The Nest seeks to open new locations despite COVID-19 setbacks

Around four years ago, a small coffee house called the Nest opened in Orono, Maine in September of 2016. Not only has it seen tremendous growth since then, it has maintained its quality food, supportive community and phenomenal management. Owners Li Yang and Anna Berube have creatively curated their menu to incorporate vegan options and continually managed concerns brought on by COVID-19, while still aspiring to open more Nest locations around the state.

Currently, they’re looking to open locations in Portland and Bangor, Maine. When asked, Yang admitted that the reason behind the Nest’s opening was quite silly — Yang opened the restaurant for an ex-girlfriend. He joked about how silly his initial intent was because of how popular and successful the restaurant has become in all seriousness.

“Neither of the two of us had ever run a café or restaurant business before,” Yang said. “There wasn’t really a set goal in the beginning. With support from employees, [we] have made the Nest thrive in Orono and no one wants it any other way.”

In the beginning, the Nest was “a simple coffee shop.” These days, however, it is much more. The Nest offers coffee, baked goods, and a variety of other breakfast food and drink options, as well a smoothie bowls and smoothie options. They also offer a variety of breakfast sandwiches and bagel options. For some time, with the goal of producing a vegan menu in mind, The Nest offered quinoa bowl options in addition to the other menu spotlights. Due to COVID-19, much of the business has transitioned to online and to-go ordering, but this really hasn’t set the company back.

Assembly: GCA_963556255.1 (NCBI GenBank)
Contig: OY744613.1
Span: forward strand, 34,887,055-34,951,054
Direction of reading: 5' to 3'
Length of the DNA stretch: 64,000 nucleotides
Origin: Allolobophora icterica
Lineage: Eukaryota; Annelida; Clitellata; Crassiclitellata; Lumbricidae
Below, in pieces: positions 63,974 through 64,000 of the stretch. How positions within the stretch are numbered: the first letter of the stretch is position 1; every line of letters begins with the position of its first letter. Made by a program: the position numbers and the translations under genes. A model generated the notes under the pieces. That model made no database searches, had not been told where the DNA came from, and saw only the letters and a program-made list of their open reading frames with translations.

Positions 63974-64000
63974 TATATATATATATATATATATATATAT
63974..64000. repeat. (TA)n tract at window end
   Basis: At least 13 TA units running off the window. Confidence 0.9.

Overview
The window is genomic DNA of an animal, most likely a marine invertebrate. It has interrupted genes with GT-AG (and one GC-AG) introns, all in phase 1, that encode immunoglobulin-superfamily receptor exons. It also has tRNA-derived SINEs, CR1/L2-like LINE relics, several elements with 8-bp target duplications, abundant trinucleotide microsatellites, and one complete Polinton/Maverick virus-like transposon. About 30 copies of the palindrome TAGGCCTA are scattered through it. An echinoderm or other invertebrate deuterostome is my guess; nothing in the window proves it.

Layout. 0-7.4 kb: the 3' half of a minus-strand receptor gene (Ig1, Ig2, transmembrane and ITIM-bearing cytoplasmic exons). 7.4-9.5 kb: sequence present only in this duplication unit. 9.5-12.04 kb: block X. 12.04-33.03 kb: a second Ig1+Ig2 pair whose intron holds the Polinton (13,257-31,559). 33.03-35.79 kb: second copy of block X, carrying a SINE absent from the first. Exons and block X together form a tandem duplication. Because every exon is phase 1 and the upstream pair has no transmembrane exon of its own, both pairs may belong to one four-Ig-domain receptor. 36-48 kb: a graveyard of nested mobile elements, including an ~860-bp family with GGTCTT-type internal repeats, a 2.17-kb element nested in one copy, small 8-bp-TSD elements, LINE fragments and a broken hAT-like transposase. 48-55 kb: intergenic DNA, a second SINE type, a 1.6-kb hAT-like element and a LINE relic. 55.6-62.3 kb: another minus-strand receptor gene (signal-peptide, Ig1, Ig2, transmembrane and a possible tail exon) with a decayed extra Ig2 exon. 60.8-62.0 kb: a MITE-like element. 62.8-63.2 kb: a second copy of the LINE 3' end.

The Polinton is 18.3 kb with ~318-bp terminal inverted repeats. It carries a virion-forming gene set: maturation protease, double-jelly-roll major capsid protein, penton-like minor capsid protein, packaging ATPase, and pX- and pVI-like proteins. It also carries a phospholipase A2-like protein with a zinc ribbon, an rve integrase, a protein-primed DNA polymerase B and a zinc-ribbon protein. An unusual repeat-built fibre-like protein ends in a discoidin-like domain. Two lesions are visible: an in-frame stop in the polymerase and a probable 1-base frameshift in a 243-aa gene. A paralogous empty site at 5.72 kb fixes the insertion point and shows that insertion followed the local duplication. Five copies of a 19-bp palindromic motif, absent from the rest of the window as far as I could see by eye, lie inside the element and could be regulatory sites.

Today, “Going vegan” is widely popular. Although some menu items aren’t vegan, the menu is almost entirely a choose-your-own type of menu. Therefore, if one wishes for a smoothie or quinoa bowl, or even a sandwich to be vegan, it’s possible! Just be sure to ask.

In these last few months, COVID-19 has impacted the Nest from both a menu standpoint and a business perspective.

“With campus being back to live session, there’s more to-go ordering and online ordering,” Yang said, recognizing that students on campus massively impact employment and the number of orders the Nest receives in any given amount of time.

Even during summer months in a “normal year,” students are a huge financial support. Many tend to stay in the area throughout the summer, so there’s lots of ordering taking place even when classes aren’t in session. COVID-19 will make this year different. It’s hard to say what late fall into winter will look like for the Nest, with students on campus set to be sent home prior to Thanksgiving.

During the summer the Nest often hires a number of students who, depending on scheduling, return as full or part-time employees in the fall. Yang and Berube don’t know what the success of Nest locations in Bangor and Portland might look like, because they’re convinced the University of Maine community is what’s keeping the business afloat in Orono.

Regardless, Li Yang and Berube are still reaching for the stars by hoping to expand in other areas of Maine, even considering the setbacks COVID-19 has brought. In the hopes of extending their reach and their vegan menu to new customers, Yang and Berube are preparing for whatever the next few months may bring their way.

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